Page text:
At CORI, we are interested in broadening the conversation about rural America and sharing stories from local change agents and entrepreneurs who are driving innovation in the small towns and communities they call home. Our Rural Edge series features conversations with the people who are changing the narrative about what’s possible in rural America.
This week we spoke with Chris Lukenbill, co-founder of Shrpa, a platform that makes it easy for people to share experiences they love to have in their local communities in order to empower more people to explore like a local. Shrpa is based in Rochester, Minnesota, and was the winner of the E1 Ignite Cup pitch competition, run by our Rural Innovation Network partner Red Wing Ignite.
Our conversation touched on the importance of mentorship and community in rural entrepreneurship, and how drawing attention to the special parts of rural communities can help people see the value in place.
Tell us about Shrpa, especially in the context of COVID-19, as the whole idea of travel has rapidly changed.
We started Shrpa a little over a year ago. The basis is that as a traveler, there’s some friction when you’re trying to find something new that’s out of your comfort zone. The lack of information of not knowing what to expect gets you going back to your same routines, where you do know what to expect. We wanted to provide a way for travelers to more easily go outside their comfort zone. We want to highlight what’s unique about the communities people travel to, and give community members themselves the space to do that. There are review sites where you can put in five stars, but that doesn’t really tell you how to go explore a new place. Fishing out real life details can be challenging. So our goal at Shrpa is to have more personality than just a review site. We know we didn’t just want it to be a few editors and publishers pushing out the content, but rather wanted our content to be crowdsourced from community members themselves, with different perspectives showing what the community has to offer. We started with southeast Minnesota because we had a network there and wanted to show that the idea can work. Now we’re expanding beyond southeast Minnesota, because with COVID, when people are trying to get back to exploring and traveling, it has turned local travel into the only option. People aren’t going beyond their borders. They’re staying where they feel more comfortable, and that means local places where they have good information. That ties into what we’re trying to provide with the content, removing the friction of trying somewhere new while making you feel safer and know what to expect when you get there.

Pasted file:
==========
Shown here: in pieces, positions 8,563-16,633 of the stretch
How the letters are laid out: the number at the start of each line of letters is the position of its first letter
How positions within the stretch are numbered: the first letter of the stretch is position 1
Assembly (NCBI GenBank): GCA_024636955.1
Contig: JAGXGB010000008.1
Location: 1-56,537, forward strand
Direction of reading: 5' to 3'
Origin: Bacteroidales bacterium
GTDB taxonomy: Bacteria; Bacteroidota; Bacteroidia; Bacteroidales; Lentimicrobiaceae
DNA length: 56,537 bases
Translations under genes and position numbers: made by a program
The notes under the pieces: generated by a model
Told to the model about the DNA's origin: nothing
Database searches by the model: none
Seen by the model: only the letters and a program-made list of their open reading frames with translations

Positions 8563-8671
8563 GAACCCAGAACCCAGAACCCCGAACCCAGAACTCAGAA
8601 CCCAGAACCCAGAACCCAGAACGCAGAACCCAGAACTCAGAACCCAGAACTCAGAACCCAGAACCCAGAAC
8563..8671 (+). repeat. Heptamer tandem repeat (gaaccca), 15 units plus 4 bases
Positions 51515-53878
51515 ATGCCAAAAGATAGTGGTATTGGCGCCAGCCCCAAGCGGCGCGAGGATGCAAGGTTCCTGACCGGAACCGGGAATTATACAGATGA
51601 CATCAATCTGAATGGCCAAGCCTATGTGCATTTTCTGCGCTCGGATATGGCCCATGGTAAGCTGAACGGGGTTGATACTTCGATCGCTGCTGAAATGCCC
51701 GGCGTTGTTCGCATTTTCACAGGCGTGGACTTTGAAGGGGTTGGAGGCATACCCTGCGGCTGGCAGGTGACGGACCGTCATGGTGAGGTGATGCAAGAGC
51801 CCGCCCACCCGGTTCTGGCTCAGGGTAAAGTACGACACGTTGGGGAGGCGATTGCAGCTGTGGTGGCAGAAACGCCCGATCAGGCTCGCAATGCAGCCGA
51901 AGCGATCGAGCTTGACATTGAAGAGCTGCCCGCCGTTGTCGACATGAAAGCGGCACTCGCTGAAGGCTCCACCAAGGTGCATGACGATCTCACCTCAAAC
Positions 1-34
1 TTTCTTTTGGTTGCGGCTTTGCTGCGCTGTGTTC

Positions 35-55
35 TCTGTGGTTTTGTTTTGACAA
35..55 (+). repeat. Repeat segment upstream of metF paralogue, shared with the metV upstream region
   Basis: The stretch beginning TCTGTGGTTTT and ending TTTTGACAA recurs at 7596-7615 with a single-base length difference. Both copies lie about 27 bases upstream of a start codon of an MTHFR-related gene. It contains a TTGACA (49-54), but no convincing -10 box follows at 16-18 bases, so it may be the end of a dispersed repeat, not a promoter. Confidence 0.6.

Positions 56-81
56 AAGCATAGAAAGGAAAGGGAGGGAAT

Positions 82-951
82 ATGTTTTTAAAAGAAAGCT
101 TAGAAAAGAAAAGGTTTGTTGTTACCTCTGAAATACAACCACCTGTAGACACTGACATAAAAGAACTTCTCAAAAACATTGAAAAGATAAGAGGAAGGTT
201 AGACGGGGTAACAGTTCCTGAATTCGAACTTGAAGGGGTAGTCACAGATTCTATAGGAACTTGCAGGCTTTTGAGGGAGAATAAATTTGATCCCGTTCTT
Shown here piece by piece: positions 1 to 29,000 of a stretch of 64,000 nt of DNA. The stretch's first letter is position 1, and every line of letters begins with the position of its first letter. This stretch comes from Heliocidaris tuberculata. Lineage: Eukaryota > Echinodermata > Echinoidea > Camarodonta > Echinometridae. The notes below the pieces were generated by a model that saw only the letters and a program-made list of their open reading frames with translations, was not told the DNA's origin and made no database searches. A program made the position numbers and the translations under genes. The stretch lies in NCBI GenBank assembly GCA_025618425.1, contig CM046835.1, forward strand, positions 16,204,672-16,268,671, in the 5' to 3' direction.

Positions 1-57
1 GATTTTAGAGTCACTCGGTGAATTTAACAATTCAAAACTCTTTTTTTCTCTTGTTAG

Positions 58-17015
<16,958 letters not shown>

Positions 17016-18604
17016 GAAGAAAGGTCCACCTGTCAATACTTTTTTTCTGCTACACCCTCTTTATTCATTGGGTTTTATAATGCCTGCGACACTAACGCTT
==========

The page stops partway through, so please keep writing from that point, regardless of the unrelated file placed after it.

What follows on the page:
Do you see this kind of community based storytelling as especially powerful for rural areas?
For rural areas we think this can be really powerful, since they don’t always have the resources of a major tourist destination to highlight what makes their communities unique. They don’t have the budget of a place like Orlando or Chicago. Even here in Rochester we have this issue, where we can’t tell all the stories of what makes a community special, and we are relatively big for a small town. We’re finding out that the best people to highlight community characteristics are community members themselves. They’re the ones that experience and know what makes a place special. When you can crowdsource that from 5-10 people in a community, you can get interesting information and highlight that differently than if you’re doing it manually.
Telling stories seems like such a powerful way to get rural communities on the map by showing first hand the opportunities that those towns have, but might have difficulty highlighting.